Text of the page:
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Protect Eyes from UV radiation and dry eye damage
Snow reflects 85% of sun's UV radiation and cold temperatures damage ocular surface
If you’re not wearing the right eye protection, especially people with fair or light colored eyes who are at higher risk, you can actually "sun burn" your eyes. The outer layer of the eyeball known as the cornea; is similar to the outer layer of your skin. When it is burned by the sun’s rays, the cornea becomes inflamed ( called keratitis) which can be quite painful and can cause temporary blindness. Like sunburns to the skin; burning your cornea causes cumulative damage. Eye issues like cataracts, skin cancer of the eyelids and melanoma in the retina are all possible risks from sun-damaged eyes. I cannot stress the importance of protecting outside workers against both UVA and UVB rays. Remember reflected UV radiation is just as damaging as direct UV radiation.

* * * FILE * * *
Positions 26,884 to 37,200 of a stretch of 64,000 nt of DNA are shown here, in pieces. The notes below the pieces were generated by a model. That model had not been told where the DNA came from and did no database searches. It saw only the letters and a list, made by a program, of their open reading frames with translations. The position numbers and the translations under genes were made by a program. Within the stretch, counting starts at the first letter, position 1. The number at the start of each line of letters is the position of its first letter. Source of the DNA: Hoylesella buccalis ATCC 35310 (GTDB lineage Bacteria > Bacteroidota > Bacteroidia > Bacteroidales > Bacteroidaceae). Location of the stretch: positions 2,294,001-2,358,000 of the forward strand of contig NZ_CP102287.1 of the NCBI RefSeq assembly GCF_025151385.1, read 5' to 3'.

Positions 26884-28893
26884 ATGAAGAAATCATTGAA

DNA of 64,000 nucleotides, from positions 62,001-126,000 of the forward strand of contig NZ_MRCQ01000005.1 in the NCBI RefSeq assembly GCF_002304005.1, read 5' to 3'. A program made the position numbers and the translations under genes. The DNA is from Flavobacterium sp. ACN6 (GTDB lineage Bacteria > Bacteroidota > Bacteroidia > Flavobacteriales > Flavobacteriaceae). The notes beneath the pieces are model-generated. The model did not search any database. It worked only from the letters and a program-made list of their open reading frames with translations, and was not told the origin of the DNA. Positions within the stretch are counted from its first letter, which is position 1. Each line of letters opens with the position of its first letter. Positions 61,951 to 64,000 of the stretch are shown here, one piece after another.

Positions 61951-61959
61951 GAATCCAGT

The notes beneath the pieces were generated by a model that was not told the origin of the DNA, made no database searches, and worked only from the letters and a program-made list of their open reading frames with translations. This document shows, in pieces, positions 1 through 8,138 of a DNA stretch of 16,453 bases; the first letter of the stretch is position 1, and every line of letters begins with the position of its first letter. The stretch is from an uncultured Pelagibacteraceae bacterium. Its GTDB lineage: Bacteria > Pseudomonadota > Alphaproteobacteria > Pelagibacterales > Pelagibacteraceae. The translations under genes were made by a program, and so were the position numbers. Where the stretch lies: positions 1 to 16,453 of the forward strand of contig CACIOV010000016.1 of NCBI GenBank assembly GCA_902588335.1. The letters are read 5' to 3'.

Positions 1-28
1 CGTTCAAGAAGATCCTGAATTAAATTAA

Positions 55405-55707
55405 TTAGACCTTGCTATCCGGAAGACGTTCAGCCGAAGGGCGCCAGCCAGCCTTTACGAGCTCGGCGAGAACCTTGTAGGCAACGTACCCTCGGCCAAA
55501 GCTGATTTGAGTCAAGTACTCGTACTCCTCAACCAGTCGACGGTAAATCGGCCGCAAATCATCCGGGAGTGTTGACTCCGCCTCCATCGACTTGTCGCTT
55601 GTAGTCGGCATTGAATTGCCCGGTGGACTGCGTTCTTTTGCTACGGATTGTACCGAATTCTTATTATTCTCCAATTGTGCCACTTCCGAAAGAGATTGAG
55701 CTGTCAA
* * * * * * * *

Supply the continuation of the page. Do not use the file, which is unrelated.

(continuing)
In January the average daytime temperatures in Chicago are between 18 & 31 degrees. If you add a 5 mile an hour wind the temperature on your unprotected eyes is between 13 and 19 degrees, with frostbite occurring in less than 30 minutes (NOAA's latest wind-chill (http://www.wecare4eyes.com/
Solutions: wrap style frames in metal, plastic, and nylon materials, not to mention various dark grey lenses colors and mirror coatings, will help protect your eyes while outside. By adding Optifog you increase the safety factor. I recommend that you use natural tears such as Blink after you've finished your outside activities.
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